Water-seeking behavior in worm-infected crickets and reversibility of parasitic manipulation.Report as inadecuate

Water-seeking behavior in worm-infected crickets and reversibility of parasitic manipulation. - Download this document for free, or read online. Document in PDF available to download.

* Corresponding author 1 GEMI - Génétique et évolution des maladies infectieuses 2 Institute of Biology, Neuchatel 3 LMGE - Microorganismes : Génome et Environnement 4 MIVEGEC - Maladies infectieuses et vecteurs : écologie, génétique, évolution et contrôle

Abstract : One of the most fascinating examples of parasite-induced host manipulation is that of hairworms, first, because they induce a spectacular -suicide- water-seeking behavior in their terrestrial insect hosts and, second, because the emergence of the parasite is not lethal per se for the host that can live several months following parasite release. The mechanisms hairworms use to increase the encounter rate between their host and water remain, however, poorly understood. Considering the selective landscape in which nematomorph manipulation has evolved as well as previously obtained proteomics data, we predicted that crickets harboring mature hairworms would display a modified behavioral response to light. Since following parasite emergence in water, the cricket host and parasitic worm do not interact physiologically anymore, we also predicted that the host would recover from the modified behaviors. We examined the effect of hairworm infection on different behavioral responses of the host when stimulated by light to record responses from uninfected, infected, and ex-infected crickets. We showed that hairworm infection fundamentally modifies cricket behavior by inducing directed responses to light, a condition from which they mostly recover once the parasite is released. This study supports the idea that host manipulation by parasites is subtle, complex, and multidimensional.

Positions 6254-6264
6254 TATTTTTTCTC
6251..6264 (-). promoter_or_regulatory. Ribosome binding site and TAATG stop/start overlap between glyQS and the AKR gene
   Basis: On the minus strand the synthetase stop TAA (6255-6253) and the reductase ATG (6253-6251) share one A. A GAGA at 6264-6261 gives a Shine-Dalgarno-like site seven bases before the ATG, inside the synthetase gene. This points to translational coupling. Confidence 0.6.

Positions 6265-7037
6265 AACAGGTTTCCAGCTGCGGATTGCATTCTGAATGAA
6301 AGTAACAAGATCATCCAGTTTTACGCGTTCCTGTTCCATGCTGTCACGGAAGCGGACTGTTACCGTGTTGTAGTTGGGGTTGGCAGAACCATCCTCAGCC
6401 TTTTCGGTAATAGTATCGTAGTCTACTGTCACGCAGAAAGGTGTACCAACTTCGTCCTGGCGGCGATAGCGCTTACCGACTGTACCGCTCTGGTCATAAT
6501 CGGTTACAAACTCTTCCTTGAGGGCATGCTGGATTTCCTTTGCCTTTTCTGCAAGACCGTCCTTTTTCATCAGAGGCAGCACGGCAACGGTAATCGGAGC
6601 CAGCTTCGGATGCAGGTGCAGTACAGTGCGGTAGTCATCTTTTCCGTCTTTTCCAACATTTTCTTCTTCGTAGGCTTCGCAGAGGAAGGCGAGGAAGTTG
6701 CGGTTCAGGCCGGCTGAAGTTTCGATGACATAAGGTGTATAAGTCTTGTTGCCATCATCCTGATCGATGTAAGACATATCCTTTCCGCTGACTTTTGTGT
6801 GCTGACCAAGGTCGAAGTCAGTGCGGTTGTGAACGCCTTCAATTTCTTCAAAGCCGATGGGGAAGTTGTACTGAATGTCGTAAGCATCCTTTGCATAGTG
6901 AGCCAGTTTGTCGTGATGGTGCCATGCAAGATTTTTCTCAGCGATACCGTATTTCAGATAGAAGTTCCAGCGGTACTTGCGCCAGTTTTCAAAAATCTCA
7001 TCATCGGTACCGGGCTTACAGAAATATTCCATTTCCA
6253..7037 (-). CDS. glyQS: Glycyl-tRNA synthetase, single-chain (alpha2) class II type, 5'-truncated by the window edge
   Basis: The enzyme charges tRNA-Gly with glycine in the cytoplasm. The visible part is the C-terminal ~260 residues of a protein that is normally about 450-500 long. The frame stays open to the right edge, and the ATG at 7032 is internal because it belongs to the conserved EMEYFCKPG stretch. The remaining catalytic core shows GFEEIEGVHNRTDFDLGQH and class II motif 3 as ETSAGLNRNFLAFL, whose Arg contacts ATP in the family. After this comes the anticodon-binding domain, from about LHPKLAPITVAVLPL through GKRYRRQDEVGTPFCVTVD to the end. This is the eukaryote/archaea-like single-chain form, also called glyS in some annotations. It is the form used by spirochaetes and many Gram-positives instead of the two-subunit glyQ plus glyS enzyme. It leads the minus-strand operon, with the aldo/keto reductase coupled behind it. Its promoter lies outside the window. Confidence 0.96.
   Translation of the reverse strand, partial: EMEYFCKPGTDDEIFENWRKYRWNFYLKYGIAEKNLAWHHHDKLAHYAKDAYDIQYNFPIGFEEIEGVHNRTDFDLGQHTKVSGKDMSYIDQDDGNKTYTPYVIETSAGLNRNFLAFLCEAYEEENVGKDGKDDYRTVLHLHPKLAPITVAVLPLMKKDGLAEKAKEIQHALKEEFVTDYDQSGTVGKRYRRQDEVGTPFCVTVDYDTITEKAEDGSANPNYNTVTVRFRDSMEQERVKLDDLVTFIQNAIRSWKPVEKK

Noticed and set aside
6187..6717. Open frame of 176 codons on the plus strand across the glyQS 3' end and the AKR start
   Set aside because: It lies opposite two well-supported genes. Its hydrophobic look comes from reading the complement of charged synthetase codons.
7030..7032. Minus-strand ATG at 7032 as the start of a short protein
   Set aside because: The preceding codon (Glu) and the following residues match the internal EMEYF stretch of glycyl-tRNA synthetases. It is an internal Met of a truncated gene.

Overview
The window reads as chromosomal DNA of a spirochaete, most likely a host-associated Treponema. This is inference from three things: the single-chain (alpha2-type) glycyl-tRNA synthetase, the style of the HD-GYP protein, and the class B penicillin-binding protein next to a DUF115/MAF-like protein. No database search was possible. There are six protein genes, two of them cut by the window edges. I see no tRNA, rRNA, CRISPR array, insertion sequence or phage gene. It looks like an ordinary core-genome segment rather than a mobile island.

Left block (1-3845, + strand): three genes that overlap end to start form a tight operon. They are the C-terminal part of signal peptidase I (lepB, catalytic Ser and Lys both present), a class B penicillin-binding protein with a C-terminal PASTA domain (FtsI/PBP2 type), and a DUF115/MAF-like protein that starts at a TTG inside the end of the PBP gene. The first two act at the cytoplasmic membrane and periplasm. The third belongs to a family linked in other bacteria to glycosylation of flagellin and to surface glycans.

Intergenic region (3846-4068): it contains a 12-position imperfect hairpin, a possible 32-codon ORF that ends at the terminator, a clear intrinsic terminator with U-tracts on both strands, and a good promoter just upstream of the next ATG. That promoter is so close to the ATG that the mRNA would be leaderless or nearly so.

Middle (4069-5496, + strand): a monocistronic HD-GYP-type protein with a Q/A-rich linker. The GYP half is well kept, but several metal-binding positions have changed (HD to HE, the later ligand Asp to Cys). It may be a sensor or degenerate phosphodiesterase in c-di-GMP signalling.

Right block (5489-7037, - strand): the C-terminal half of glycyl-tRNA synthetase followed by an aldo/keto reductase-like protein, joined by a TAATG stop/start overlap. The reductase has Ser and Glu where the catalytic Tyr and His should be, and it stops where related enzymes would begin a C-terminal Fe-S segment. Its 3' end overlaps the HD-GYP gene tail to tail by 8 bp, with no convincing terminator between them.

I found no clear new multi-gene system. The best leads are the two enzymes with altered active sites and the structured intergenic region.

Keywords : behavior insects nematomorph parasite manipulation parasitism phototaxis

Author: Fleur Ponton - Fernando Otálora-Luna - Thierry Lefèvre - Patrick M Guerin - Camille Lebarbenchon - David Duneau - David Georges

Source: https://hal.archives-ouvertes.fr/


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